Apple's reputation for security continues to take hits as hacker group Goatse Security this week accused the company of failing to patch a flaw in Safari -- known since March -- and rendering iPads susceptible to active exploits in the hundreds, if not thousands.
The disclosure appeared in a blog post by Goatse Security group member Escher Auernheimer; he further lashed back at AT&T in its criticism of Goatse's decision to publicize the vulnerability that exposed iPad users' email addresses .
[ Also on InfoWorld.com: The AT&T leak is no big deal -- really | The FBI is investigating the iPad email leaks as a potential cyber threat. | Learn how to secure your systems with Roger Grimes' Security Adviser blog and Security Central newsletter, both from InfoWorld. ]
According to Auernheimer, Goatse Security released an overflow exploit for Safari back in March . Apple patched the vulnerability for the desktop, but not for the iPad: "This bug we crafted allows the viewer of a Web page to become a proxy (behind corporate and government firewalls!) for spamming, exploit payloads, password bruteforce attacks, and other undesirables. The kicker is that this attack cannot be detected by any current IDS/IPS system. We released this in March, mind you, and Apple still hasn't got around to patching this on the iPad!" Auernheimer wrote.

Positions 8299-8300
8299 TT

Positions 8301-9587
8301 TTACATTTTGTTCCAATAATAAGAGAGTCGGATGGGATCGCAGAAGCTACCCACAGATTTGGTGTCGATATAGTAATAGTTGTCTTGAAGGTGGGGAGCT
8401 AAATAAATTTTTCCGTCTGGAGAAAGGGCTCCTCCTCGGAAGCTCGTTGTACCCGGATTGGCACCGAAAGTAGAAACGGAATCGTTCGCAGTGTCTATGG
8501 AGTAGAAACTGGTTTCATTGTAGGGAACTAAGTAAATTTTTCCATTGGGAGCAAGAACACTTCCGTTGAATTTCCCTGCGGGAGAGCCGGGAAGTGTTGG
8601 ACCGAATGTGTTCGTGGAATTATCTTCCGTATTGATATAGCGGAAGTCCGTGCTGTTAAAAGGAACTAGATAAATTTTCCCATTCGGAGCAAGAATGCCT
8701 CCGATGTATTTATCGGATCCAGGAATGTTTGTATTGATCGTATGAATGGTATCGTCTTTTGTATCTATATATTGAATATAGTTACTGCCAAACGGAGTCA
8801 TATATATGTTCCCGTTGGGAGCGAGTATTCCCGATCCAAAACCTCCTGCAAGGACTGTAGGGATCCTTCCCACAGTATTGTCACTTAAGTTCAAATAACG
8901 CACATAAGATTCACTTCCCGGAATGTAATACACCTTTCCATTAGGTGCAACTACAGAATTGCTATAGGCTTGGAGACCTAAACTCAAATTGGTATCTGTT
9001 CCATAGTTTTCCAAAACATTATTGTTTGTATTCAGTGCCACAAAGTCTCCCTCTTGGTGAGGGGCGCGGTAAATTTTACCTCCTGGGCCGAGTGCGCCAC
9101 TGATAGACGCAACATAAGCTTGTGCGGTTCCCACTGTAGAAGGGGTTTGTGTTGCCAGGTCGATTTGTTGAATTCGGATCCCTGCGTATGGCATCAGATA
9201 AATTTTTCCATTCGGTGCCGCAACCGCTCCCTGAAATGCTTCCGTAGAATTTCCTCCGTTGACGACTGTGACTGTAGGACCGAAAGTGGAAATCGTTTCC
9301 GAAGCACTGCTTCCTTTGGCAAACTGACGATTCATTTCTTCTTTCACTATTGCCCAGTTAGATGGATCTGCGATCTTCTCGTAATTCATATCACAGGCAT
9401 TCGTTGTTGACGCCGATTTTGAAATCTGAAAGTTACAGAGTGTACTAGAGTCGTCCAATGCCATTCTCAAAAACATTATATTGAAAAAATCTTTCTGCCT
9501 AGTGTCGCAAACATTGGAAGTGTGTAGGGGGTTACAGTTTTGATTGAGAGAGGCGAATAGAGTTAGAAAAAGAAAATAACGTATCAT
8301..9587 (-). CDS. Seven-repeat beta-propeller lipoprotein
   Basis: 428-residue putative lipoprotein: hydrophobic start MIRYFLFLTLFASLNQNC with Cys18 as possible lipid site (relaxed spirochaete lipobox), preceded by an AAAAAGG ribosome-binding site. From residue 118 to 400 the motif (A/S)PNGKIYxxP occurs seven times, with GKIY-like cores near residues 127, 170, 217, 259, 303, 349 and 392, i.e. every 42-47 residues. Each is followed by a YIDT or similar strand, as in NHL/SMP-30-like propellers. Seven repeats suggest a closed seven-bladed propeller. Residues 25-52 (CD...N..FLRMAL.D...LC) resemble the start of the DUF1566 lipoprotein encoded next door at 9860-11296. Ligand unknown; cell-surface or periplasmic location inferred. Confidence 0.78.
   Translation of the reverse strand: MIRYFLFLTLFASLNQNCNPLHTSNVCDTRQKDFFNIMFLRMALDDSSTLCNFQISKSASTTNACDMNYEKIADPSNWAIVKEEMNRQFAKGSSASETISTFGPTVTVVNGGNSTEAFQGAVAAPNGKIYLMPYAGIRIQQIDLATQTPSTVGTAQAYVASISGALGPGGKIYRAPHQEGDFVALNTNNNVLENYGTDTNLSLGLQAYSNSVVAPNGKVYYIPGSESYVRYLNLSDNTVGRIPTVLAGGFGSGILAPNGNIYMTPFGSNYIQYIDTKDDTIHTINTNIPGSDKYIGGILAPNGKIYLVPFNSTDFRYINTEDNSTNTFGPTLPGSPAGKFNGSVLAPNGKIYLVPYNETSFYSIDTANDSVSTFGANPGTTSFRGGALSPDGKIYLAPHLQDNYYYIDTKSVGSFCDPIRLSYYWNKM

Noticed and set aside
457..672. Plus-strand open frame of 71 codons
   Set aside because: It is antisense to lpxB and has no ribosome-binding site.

Auernheimer concludes that Apple's failure to patch the vulnerability has given hackers an opportunity to develop hundreds, if not thousands, of active iPad exploits, which means "the iPad simply is not a safe platform for those that require a secure environment."
That led to the group's decision to reveal the hole in AT&T's Web site, which Auernheimer said the group did in the name of national security. Auernheimer reasoned that AT&T was not moving quickly enough to protect iPad users, which include high-profile military leaders, politicians, and CEOs.
"When we disclosed this, we did it as a service to our nation. We love America and the idea of the Russians or Chinese being able to subvert American infrastructure is a nightmare," Auernheimer wrote. "We understand that good deeds many times go punished, and AT&T is trying to crucify us over this."
This article, " Hacker group: Apple iPad 'simply not a safe platform' ," was originally published at InfoWorld.com . Get the first word on what the important tech news really means with the InfoWorld Tech Watch blog .
This story, "Hacker: Apple iPad Simply Not a Safe Platform" was originally published by InfoWorld.